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Roosevelt radiator emblem

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Roosevelt radiator emblem
Smithsonian Institution

IN CONTEXT

This object appears in the following sections:


Work and Industry
What is an emblem? — Introduction

Work and Industry
What is an emblem? — Without words

Americans Adopt the Auto:
Americans Adopt the Auto — Building and Selling Cars


Roosevelt radiator emblem
Catalog #: 325,528, Accession #: 260,303
In collection
From the Smithsonian Collection
Do you recognize the 26th president (1901-1909)? Naming a car after a president can imply a general notion of power and leadership. It may also reflect some of personal characteristics of a specific president. In the case of Theodore Roosevelt (1858-1919), it might be his sense of adventure and sportsmanship.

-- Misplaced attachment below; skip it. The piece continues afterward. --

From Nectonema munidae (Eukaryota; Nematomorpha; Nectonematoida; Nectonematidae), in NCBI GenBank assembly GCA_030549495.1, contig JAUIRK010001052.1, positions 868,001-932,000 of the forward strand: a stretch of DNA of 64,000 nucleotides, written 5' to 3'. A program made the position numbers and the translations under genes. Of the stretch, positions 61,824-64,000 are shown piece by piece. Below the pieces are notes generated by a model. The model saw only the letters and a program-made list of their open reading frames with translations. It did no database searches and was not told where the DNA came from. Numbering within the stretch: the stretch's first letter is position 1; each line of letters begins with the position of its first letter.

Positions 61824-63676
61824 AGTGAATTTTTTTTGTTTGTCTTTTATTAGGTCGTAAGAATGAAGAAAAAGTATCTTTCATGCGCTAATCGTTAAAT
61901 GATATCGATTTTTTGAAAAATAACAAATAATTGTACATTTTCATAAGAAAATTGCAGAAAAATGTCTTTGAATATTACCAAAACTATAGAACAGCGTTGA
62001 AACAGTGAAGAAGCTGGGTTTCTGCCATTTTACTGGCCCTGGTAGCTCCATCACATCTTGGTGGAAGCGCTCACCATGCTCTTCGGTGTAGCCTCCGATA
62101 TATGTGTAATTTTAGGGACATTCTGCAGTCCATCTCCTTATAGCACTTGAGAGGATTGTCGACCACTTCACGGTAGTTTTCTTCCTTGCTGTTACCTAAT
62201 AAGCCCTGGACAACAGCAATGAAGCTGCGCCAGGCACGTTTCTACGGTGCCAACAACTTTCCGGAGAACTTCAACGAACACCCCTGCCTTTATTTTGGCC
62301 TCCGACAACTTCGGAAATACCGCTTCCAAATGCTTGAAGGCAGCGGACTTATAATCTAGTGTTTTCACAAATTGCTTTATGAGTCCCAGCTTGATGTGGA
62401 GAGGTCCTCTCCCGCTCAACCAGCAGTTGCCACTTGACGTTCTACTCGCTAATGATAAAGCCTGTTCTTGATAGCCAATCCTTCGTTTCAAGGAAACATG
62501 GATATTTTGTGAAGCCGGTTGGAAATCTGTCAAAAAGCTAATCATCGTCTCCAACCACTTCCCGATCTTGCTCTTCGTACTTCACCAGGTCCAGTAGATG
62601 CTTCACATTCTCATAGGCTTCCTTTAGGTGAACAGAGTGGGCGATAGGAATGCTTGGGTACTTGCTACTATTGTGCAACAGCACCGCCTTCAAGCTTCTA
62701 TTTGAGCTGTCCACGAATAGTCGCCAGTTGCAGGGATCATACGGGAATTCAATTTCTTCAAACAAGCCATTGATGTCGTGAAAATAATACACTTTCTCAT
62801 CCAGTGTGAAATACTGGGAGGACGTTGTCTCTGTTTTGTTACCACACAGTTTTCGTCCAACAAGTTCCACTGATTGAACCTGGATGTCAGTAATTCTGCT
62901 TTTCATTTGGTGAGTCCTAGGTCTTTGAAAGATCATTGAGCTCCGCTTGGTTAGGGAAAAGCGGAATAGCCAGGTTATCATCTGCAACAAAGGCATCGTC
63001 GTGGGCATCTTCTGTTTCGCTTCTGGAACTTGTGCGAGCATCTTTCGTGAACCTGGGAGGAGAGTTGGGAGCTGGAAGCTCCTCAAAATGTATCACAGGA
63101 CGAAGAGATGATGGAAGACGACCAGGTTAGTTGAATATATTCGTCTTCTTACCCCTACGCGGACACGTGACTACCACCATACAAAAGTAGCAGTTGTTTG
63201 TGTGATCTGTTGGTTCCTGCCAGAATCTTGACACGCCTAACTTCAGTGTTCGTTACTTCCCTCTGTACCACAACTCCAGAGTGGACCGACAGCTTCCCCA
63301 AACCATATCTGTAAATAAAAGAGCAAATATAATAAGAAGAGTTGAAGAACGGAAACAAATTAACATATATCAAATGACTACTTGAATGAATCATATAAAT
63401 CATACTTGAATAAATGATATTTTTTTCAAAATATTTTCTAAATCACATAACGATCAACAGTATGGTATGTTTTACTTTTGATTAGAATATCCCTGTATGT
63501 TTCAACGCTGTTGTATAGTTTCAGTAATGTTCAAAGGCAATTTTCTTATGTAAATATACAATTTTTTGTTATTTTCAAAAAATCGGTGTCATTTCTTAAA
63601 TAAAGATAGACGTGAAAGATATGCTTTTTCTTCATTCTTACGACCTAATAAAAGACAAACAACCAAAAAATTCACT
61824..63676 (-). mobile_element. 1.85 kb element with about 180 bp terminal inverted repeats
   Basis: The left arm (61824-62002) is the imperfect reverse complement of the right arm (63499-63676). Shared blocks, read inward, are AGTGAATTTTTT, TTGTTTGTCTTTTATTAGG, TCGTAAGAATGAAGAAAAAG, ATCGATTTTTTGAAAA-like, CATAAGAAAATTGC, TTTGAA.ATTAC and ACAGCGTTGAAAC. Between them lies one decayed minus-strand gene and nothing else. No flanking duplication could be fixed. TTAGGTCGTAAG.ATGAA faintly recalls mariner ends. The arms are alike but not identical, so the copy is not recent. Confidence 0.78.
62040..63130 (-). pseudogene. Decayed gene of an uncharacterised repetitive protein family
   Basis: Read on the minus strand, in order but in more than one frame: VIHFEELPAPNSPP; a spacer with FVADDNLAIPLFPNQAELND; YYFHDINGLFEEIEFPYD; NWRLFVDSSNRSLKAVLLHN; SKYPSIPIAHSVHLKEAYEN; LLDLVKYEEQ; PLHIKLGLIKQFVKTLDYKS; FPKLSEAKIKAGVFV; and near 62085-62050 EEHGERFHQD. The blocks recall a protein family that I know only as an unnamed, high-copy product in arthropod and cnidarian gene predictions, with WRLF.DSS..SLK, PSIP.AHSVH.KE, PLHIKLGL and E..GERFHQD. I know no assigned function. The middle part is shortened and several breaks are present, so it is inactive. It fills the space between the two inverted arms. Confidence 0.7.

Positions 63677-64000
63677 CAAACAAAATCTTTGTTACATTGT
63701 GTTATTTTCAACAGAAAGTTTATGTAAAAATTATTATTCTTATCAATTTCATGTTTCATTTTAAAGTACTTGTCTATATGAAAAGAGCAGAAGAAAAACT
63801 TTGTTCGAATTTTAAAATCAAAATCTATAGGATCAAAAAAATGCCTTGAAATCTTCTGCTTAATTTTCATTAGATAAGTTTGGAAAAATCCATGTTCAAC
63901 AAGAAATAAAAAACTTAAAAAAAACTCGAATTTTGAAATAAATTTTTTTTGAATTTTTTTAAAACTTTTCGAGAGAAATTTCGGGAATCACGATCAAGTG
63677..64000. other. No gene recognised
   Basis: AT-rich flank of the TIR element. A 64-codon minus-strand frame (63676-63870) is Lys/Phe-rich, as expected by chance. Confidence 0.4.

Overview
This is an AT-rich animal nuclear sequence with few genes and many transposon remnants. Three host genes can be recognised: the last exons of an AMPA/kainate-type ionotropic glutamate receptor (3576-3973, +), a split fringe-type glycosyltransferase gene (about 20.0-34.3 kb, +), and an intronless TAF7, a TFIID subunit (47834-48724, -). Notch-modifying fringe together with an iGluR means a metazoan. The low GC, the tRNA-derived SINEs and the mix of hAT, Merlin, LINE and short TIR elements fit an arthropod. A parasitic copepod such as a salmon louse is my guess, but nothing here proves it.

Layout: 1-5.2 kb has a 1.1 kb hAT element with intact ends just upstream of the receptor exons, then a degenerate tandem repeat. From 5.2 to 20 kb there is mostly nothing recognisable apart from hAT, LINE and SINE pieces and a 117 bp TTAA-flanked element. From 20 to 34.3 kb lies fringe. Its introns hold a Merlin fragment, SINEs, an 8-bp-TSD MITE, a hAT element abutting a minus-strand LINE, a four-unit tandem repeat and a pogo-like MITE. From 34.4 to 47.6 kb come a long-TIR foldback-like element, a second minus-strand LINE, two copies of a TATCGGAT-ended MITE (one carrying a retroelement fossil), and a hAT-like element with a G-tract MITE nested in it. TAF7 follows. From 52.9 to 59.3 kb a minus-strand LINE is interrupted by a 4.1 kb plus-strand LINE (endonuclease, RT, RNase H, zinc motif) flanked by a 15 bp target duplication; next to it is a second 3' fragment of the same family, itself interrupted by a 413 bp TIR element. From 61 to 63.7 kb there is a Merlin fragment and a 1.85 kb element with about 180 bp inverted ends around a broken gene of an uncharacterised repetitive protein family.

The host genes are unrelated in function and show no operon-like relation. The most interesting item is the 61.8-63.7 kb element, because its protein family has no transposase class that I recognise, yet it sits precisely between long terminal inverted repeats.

Physical Description

Dimensions (in mm): 5.5 L x 4.8 W x 0.5 D

Inscriptions: image of portrait of Theodore Roosevelt

Materials: metal

Colors: brown, white

Details
Dates Used:
1929 - 1931
Locations:
Indiana
Note:
Indianapolis, Indiana
Credit:
Gift of Hubert G. Larson
History
Radiator emblems were colorful metal plates with a manufacturer's name or logo that attached to the radiators of early automobiles. Varying in shape and size, but never more than a few inches across, the emblems were small branding devices. As vehicles became more popular in a national market, people began associating the company name and logo on different vehicle models with a specific manufacturer. Radiator emblems sometimes indicated the type of engine or place of manufacturing. Other times they appealed directly to a driver’s sense of style and class by using iconic images or a catchy motto.

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